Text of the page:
The white dress shirt has long been an essential part of every man’s wardrobe, signifying his social class and wealth since the 19th century. Over the years, the classic white button-down has maintained it’s cool, sophisticated appeal thanks to its timeless versatility. With the rising popularity of this simple garment in women’s fashion came the evolution of the classic white shirt in terms of its design and what it stands for, shifting with the tides of social change and even being used to express political affiliation.

Early whites: At the beginning of the 19th century, the white shirt was a symbol of social class. While working-class members of society could not afford to have their clothes washed very often, the physical nature of blue-collar working conditions was not conducive to wearing or maintaining white clothing. Therefore, these social conditions led society to associate the colour with higher social status and wealth. In the 19th century, fashion was enshrined in social life, with the white shirt being worn under all other garments, with only the collar and the cuffs visible from the outside. Even these tiny portions of the shirt were then enough to claim a higher rank in social class. These shirts eventually evolved into the T-shirt of the 20th century.

Symbol of masculinity: Prior to the mid-1800s, the white collared dress shirt was worn by men in the workplace and was not widely accepted in women’s fashion. Thus, the garment quickly became associated with masculinity and power, a “uniform” of sorts that was seen as a form of armour for men who wanted to be identified as respectable, business-like professionals. The shape of the white dress shirt with its stiff, triangular collar and fitted cut was the perfect design for portraying the anatomy of masculinity. The colour white would soon become associated with morality, indicative of a man’s trustworthiness, piety and respectability as a member of society.

White versus blue: It wasn’t long before businessmen made the white, button-down dress shirt a required uniform for workers in the office environment. Even now, you can still see the influence of the white dress shirt in modern offices. These shirts have created a very visible distinction between the working classes; most notably in the coined terms “white-collar” and “blue-collar.”  While white-collar is a term used to describe people who work in offices, the term blue-collar has become synonymous with manual labour. The term white-collar worker has come to have a much deeper meaning. Blue-collar workers came to resent religious clerics who used the white dress shirt as a symbol of innocence, referring to people who wore them as “white-collar stiffs” or just “stiffs.” The term connoted that people who wore white collared shirts were using them to create a facade to cover up their real social status.

Colour evolution: As the 19th century came to a close, the meaning of the white shirt was changing dramatically. The increasing availability and affordability of the shirt that was once a symbol of high status made it lose value, being slowly replaced by modern, simplistic versions of the iconic classic that focused on subtle differences in design such as style, cut, fabric and brand. At the same time, the stiffness of the white collared shirt, with its angular cuts, was exchanged for more relaxed fits suitable for formal attire. Movie stars and music icons started bringing their own interpretations to the classic apparel, with Prince wearing a white shirt with ruffles on the front, and The Beatles donning white shirts with ties.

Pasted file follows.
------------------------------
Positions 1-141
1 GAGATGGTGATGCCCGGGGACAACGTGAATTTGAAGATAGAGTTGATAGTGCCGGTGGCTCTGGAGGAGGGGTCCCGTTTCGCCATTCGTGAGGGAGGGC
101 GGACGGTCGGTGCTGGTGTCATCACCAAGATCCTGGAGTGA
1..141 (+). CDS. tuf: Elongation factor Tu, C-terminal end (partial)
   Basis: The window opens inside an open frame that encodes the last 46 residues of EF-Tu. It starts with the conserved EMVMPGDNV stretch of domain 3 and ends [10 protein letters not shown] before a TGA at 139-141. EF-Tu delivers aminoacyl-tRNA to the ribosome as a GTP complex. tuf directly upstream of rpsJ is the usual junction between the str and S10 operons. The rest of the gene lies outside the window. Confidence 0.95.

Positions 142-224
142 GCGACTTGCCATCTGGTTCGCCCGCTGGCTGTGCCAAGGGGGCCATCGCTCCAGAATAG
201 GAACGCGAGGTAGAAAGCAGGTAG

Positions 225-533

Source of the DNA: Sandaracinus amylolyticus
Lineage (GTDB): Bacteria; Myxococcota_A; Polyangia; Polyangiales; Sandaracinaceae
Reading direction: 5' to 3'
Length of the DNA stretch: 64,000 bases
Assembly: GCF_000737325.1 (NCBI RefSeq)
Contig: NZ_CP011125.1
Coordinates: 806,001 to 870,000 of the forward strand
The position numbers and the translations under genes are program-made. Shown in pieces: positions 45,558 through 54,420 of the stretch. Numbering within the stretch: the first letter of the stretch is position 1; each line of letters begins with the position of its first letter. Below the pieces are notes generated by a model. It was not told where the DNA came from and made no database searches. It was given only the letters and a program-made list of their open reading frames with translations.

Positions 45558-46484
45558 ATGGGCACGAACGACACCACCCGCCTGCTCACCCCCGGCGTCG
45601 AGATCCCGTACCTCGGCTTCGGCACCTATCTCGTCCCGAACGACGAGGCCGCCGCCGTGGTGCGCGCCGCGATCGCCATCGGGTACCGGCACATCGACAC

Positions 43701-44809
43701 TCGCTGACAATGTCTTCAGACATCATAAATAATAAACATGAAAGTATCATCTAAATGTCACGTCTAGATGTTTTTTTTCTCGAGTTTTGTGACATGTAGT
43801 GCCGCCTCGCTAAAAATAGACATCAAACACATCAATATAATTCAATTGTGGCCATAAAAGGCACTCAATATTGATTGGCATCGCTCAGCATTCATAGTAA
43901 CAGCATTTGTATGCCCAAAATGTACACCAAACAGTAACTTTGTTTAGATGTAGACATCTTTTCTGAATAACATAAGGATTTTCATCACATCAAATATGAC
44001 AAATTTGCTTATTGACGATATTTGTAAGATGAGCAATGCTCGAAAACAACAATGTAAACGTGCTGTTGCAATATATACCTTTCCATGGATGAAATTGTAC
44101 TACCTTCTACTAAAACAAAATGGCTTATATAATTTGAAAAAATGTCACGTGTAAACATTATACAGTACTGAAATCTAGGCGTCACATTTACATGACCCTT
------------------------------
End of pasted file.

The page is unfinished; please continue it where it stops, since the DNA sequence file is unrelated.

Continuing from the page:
Lady in white: Once the white button-down was no longer associated with social status and masculinity, it became fair game in fashion for women. Whereas men had utilized the white dress shirt for many purposes, women made it an iconic fashion statement. Actresses Marilyn Monroe, Audrey Hepburn, Grace Kelly and Katherine Hepburn were some of the first to try different variations of the good-ole classic button-down and the white collared shirt quickly became a symbol of fashion trends and modernity for women. In the film “Annie Hall,” Diane Keaton immortalized the white shirt in her role, while Uma Thurman in “Pulp Fiction” and Julia Roberts in “Pretty Woman” also assumed this iconic fashion piece, wearing unique, white button-downs that became synonymous with fashion trends of the 1980s and 1990s film industry.

Political underpinning: In the same way that all colours have associative links with certain feelings and traditions, the colour white has unique psychological associations. While the colour white is, from a scientific perspective, an achromatic colour made up of an equal balance between all colours on the spectrum, it is also the symbol of balance, wholeness and completion. White has also been linked to purity, innocence, equality and new beginnings. These emotional and spiritual links with white have made it the choice of colour for many political icons past and present, especially female politicians. Most notably, Geraldine Ferraro, the 1984 Democratic vice presidential candidate, proudly wore a white suit to the Democratic National Convention when she accepted the presidential nomination. Hillary Clinton followed in Ferraro’s footsteps, making the colour white the staple of her presidential campaign. Clinton wore several white outfits during her public appearances and patrons of Clinton wore white to the polls on the morning of Election Day to show their support.



Source:  Daily Sabah

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